Letter to the Editor

Letter to the Editor: A Response to Review of ‘Power’ at Sprüth Magers in Los Angeles

Installation view of “Power: Work By African American Women From The Nineteenth Century To Now,” curated by Todd Levin, 2017, at Sprüth Magers, Los Angeles.
ROBERT WEDEMEYER/COURTESY SPRÜTH MAGERS

The following letter was submitted by Andrianna Campbell in response to a review of “Power” at Sprüth Magers in Los Angeles by Catherine G. Wagley, published July 7, 2017, with the title “At Sprüth Magers in Los Angeles, a Necessary—and Immensely Flawed—Exhibition Showcased Black Women Artists.”


“The show, curated by the art advisor Todd Levin, who is white…” —Catherine G. Wagley

A Letter to the Editor from Andrianna Campbell, who is black.1

On Tuesday, I received an email from a friend with a gentle message stating the exhibition “Power” at Sprüth Magers in Los Angeles received a bad review in ARTnews that included a mention of my name because I contributed the catalogue essay. I told my friend not to worry—as an art historian I know bad reviews happen to even the best shows. This is par for the course of putting something up in the world—it will and should be critiqued. As a working critic, I have often lamented the lack of negative reviews in the art world. Clicking on the link to Catherine G. Wagley’s review, I read it with a special interest because as a scholar of mid-century art with a focus on African-American praxis I have a conflicted relationship with large survey exhibitions based on identity. However this review missed a great opportunity for criticism and instead delved into the populist name-calling and bullying that seems to be so common in the art world today. And for that reason, I find this to be a far greater offense than a bad review.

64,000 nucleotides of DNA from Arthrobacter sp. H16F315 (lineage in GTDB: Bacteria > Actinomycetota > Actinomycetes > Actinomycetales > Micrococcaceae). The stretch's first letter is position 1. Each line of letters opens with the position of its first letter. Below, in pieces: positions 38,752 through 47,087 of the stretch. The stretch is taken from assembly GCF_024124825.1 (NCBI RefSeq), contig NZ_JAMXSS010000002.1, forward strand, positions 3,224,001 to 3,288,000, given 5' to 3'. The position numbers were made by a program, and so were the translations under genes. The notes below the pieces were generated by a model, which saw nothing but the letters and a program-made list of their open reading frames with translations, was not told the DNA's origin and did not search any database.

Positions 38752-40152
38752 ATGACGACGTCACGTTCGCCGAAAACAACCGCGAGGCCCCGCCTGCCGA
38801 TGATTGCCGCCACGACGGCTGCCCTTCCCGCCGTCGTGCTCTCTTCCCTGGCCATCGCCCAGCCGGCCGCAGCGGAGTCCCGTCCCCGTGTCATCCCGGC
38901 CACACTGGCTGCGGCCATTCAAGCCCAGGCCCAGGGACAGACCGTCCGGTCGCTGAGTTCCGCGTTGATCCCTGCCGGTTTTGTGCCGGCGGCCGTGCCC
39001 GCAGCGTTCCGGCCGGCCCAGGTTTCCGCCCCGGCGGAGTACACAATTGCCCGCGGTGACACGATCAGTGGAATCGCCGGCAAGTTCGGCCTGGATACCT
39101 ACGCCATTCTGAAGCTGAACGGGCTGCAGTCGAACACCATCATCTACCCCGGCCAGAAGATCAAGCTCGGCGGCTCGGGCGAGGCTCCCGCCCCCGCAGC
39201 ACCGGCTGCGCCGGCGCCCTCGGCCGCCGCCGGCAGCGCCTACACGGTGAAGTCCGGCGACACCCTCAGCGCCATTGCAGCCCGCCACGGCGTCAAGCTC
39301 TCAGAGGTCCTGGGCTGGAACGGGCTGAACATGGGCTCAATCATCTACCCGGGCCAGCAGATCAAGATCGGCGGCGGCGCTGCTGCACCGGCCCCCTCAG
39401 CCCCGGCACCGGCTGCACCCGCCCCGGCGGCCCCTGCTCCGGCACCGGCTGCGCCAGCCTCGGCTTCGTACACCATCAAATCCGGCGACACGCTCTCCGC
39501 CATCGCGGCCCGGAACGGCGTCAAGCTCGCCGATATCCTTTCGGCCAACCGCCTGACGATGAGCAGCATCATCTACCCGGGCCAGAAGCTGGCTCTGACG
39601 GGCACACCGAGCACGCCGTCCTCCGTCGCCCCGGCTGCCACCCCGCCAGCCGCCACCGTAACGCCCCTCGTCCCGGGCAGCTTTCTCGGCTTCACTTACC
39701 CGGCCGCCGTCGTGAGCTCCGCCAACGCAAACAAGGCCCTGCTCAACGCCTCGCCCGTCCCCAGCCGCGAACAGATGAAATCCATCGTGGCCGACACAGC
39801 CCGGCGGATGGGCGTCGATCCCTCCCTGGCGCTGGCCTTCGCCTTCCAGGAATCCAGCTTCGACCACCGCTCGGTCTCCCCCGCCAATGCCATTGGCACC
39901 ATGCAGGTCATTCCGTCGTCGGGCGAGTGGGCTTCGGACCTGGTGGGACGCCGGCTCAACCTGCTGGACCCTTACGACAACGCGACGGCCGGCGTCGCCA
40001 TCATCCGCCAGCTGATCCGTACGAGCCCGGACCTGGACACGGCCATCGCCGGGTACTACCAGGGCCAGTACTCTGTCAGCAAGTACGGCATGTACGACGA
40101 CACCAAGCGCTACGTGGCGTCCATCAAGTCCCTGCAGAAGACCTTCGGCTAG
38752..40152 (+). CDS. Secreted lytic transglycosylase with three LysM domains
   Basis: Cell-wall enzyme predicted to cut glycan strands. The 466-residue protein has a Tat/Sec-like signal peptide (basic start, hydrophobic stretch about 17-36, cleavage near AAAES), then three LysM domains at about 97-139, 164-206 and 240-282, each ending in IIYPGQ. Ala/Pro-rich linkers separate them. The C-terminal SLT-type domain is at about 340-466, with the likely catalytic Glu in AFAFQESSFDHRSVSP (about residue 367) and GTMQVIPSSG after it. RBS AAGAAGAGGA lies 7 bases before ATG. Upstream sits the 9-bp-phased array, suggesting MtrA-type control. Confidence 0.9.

When I came upon the line “Todd Levin, who is white,” it read as a strange interjection. I wonder if the critic contacted Todd Levin2 to ascertain his whiteness or if Wagley had his genetic biometrics on hand, since a byproduct of slavery is that blackness has been defined by the “one-drop-rule” and so individuals who don’t look black but grew up in black cultures identify as black. Or individuals such as our former president, despite being “mixed-race,” identify as black. But perhaps this is beside the point. Todd Levin does identify as white, and as Jewish. But do all of us have to justify our ability to curate certain material based on our genetic and cultural makeup? Some of the great collectors and chroniclers of African-American history have not been black. How much less full would our cultural heritage be without Carl Van Vechten? (A friend of Langston Hughes, this is a controversial figure that comes to mind offhand.) Or Robert Farris Thompson, one of the founders of the field of African Diasporic Art History? Are these people to be dismissed and their contributions ignored?